Unfortunately, the shifting of the clocks can also signal the onset of insomnia for some. According to Mark Aloia, PhD, Associate Professor of Medicine at National Jewish Health, the shift to daylight savings time can cause people to go to bed an hour earlier that night to try no to lose sleep and this can trigger an insomnia.
Dr. Aloia recommends that you resist the temptation to make up the “lost” hour of sleep by going to bed early on Saturday night.
“If your normal bed time is 11 o’clock, then go to bed at 11 o’clock on Saturday. Don’t try to make up that hour right away,” said Dr. Aloia. “There is a good chance you will lay there not being able to fall asleep, and that could be the trigger for insomnia.”
According to Dr. Aloia, you may be groggy and tired on Sunday, but your body will make up for the lost hour over the course of the next few days.
Our circadian rhythm, the 24-hour cycle that determines our sleep and wake periods, controls our internal clock. Our internal clock does not know about daylight savings time. Dr. Aloia recommends listening to your internal clock rather than watching your external clock. You can think of it as following the same number of waking hours before bed rather than trying to get the same number of sleep hours each night. You can go to sleep at your regular clock time (11 o’clock) the next night and maintain your regular schedule on subsequent nights.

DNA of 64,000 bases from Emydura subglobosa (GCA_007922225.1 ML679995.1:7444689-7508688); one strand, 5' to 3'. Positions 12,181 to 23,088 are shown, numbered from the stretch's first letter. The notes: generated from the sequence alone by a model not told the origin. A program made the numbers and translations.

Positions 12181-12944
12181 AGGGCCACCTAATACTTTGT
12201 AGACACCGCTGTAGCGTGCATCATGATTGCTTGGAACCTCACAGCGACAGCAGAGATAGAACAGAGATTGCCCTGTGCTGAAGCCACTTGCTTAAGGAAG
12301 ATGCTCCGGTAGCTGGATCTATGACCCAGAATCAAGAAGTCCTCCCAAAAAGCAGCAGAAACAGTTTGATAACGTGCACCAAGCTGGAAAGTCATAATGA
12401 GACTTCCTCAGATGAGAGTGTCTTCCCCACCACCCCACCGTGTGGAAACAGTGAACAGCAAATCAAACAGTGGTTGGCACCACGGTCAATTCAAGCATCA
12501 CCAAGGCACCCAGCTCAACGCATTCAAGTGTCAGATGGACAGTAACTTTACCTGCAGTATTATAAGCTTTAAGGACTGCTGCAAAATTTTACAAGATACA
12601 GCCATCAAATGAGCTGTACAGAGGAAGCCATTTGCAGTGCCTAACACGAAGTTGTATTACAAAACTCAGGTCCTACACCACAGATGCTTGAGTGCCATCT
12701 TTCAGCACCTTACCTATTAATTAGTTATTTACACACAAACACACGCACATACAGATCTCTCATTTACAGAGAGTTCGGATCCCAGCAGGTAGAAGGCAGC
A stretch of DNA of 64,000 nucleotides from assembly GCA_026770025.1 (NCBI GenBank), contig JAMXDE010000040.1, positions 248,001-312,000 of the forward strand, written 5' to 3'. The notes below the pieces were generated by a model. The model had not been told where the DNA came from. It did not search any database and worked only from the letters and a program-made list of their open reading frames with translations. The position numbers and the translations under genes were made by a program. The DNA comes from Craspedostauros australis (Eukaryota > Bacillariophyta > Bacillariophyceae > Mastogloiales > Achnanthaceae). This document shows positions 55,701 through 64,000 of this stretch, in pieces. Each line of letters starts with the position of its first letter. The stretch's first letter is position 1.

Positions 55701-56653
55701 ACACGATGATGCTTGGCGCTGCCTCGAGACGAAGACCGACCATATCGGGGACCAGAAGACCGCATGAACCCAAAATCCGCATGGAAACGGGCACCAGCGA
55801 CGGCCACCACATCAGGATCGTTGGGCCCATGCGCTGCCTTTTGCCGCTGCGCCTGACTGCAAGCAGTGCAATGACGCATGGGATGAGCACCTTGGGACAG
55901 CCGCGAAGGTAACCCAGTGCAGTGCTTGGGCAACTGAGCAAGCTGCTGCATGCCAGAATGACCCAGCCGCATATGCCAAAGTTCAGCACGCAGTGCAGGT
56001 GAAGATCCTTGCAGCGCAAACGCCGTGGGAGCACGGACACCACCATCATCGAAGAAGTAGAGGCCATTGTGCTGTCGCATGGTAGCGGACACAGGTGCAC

“All it takes is one night of irregular sleep for some people to initiate what could become a pattern of insomnia,” said Dr. Aloia.
Research shows that some 70 million people will suffer from sleep problems this year. Up to one-third of adults report periodic symptoms of insomnia and 10 to 20 percent report chronic insomnia that interferes with daytime functioning. Prolonged disruptions in sleep patterns can lead to serious health issues if not addressed.
For tips to help get your sleep patterns back on track, click here.
National Jewish Health is known worldwide for treatment of patients with respiratory, cardiac, immune and related disorders, and for groundbreaking medical research. Founded in 1899 as a nonprofit hospital, National Jewish remains the only facility in the world dedicated exclusively to these disorders. U.S. News & World Report has ranked National Jewish the #1 respiratory hospital in the nation since 1998.